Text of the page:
Just because school’s in session doesn’t mean you have to swear off all family getaways. In fact, non-summer travel offers some of the best bargains on hotel and transportation options.
Here are lessons in school-year travel:
1. Shoulder season travel is a steal. Spring and fall are called “shoulder seasons” in the travel biz. Book during the shoulder season, and you’ll typically save about 25% off of summer prices.
2. Winter offers dark days and deep discounts for hardy travelers. Up to 40% in some tourism-dependent regions like Victoria, BC and the Oregon Coast. If you select a city location with plenty of indoor options (Seattle, Portland, Vancouver or Victoria), you may be happier and drier.
3. Research weekend getaways that only require a two- or three-hour drive. From Portland, a Friday night departure can offer two full days for coastal stormwatching. Remember though that winter nights start early in the Pacific Northwest – around 4:30 p.m. – so for a daylight drive, see whether you can leave work a few hours early or pick your child up at noon.
4. Return home on early Monday mornings to ensure a full weekend getaway. We typically leave Vancouver, BC at 5:30 a.m. The kids sleep en route, and we arrive in time for work and school.
5. Plan a trip around a long three-day weekend falling on a holiday like Veteran’s Day or Remembrance Day. Then take the kids out on Thursday for a five-day fall or spring vacation. Or look for teacher in-service days (which seem to fall in random fashion), which can also give you three-day weekends.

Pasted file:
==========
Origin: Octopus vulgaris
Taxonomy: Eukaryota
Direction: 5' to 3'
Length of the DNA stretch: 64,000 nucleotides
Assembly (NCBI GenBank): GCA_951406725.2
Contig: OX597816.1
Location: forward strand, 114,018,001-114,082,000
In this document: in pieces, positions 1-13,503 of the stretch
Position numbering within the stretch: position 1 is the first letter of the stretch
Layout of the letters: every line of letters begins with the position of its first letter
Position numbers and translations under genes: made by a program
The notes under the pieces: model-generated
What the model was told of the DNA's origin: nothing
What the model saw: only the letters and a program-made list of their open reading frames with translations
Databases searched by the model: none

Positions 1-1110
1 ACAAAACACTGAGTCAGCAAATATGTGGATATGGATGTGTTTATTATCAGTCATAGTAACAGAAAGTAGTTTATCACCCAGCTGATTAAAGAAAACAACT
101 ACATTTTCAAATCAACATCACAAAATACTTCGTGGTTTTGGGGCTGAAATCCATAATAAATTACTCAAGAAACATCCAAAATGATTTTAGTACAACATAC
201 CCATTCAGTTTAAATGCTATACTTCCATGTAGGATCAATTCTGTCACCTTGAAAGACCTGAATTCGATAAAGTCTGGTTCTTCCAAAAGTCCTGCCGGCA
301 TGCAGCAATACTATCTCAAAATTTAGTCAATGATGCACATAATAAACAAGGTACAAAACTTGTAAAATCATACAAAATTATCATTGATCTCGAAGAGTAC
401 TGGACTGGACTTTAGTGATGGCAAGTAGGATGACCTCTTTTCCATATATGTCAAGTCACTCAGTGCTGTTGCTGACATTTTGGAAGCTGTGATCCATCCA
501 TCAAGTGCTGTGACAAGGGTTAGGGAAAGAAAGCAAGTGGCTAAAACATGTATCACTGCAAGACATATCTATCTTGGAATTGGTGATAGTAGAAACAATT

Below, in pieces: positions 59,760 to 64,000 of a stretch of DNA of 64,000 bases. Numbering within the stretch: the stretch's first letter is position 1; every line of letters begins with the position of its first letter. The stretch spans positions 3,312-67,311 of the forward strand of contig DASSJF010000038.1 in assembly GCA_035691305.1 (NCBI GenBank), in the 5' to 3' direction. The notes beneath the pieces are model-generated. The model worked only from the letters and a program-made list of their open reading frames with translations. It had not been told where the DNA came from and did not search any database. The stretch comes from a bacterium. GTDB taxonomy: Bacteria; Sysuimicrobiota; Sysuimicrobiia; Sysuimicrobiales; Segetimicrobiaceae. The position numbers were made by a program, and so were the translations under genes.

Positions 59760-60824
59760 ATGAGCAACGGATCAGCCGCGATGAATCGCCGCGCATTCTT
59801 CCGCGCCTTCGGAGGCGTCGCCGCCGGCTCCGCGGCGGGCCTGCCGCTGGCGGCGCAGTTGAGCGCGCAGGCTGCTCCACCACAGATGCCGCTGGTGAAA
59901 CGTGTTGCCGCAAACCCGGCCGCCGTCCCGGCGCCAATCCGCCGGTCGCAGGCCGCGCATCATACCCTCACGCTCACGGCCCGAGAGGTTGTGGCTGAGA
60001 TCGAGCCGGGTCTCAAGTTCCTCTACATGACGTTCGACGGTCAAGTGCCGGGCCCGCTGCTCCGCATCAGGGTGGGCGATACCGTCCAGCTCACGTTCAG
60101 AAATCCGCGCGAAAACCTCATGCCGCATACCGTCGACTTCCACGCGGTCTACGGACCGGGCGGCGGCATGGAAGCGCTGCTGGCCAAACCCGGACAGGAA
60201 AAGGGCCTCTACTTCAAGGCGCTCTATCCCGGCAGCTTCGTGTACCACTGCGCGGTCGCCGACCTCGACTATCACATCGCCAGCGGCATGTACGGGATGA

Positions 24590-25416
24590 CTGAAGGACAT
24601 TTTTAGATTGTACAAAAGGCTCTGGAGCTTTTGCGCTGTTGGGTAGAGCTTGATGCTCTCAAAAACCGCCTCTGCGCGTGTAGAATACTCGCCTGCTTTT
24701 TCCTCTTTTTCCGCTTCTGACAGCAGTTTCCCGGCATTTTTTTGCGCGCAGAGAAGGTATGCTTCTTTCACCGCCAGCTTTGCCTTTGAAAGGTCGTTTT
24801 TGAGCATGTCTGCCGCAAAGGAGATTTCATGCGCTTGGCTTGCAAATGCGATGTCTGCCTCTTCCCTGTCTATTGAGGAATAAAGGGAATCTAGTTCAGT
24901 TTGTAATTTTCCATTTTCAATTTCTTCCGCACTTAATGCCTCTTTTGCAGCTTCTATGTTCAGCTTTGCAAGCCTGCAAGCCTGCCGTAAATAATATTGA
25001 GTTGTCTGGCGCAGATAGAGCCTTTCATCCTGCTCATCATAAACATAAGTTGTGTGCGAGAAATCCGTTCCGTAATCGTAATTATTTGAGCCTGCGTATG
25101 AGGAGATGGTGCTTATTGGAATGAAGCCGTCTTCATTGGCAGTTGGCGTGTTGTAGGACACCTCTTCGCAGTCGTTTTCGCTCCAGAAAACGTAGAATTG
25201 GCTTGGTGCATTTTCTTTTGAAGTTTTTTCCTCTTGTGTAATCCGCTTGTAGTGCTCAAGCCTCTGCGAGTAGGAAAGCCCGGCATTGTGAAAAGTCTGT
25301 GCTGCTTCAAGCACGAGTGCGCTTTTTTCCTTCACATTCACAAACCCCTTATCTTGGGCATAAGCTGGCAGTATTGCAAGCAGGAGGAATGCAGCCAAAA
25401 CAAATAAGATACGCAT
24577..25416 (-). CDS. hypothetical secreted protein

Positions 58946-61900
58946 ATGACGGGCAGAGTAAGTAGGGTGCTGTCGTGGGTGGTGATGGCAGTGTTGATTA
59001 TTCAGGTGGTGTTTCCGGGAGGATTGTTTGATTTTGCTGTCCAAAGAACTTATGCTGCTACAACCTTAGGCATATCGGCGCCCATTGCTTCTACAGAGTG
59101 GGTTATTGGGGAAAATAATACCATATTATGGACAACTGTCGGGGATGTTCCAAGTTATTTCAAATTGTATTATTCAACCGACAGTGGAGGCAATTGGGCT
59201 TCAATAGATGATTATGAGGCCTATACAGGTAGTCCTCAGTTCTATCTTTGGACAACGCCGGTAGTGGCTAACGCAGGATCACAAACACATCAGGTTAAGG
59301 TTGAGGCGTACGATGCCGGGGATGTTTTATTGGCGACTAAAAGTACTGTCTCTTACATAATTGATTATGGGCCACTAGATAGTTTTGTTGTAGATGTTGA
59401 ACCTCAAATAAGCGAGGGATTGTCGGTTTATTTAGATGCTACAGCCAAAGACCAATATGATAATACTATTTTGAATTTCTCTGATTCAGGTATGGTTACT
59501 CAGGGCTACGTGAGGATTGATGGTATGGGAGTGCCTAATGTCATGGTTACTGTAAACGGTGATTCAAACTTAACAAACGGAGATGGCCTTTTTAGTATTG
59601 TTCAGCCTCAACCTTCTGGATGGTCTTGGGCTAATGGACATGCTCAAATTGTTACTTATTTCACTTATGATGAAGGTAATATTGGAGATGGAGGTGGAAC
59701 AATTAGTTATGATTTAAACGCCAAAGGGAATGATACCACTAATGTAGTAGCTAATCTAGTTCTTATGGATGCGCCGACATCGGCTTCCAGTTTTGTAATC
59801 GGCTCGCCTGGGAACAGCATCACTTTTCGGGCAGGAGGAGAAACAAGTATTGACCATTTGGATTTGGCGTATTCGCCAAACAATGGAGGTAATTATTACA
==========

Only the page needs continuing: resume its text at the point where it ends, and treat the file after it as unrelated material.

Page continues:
6. Select a destination with plenty of hands-on learning possibilities. Particularly if you’re going to pull the kids out of school for a few days, Seek out museum-rich cities, tidepool-dotted coasts and historical sites. You may even find an educational option on your trip, such as a glass-blowing class at the Museum of Glass (ages 8+), create a historical lantern at the Burnaby Village Museum or a engage in a hands-on science lab at OMSI where kids can build robots or dissect a squid eye (ew).
7. Chat with your child’s teacher beforehand. Many teachers are OK with a short trip or smarts-building journey. Offer to create a parent-child journal or online blog while on vacation and spend a half-hour reading and writing about the smart stuff you’ve learned while traveling. But ensure that you’re not leaving during the class pizza party or an important test.
8. Integrate learning into your travel day. Money management teaches math, reading a ferry schedule is real-world time-telling, a museum weaves real stories into history and beachcombing reveals natural science. But remember, you’ll need to take the lead on integrating fun, interesting facts and learning opportunities into the day. Do your parental homework when choosing a destination (#6) and researching the trip.
9. Bring a little homework help. Worried about your child falling behind? It’s unlikely that five days off will ruin your kid’s future at Harvard. (But you’re taking advice from someone who never did any homework until sixth grade. Long story.). If you’re so compelled, ask the teacher what will be covered. Some parents worry more in middle school, but by this age, your child should be able to juggle assignments. If not, then a three-day holiday break may be best.
10. Listen to your child. If they resist a school-year trip because they’re afraid of missing out, that should be respected as well. Seek a series of days that work well for everyone’s schedule.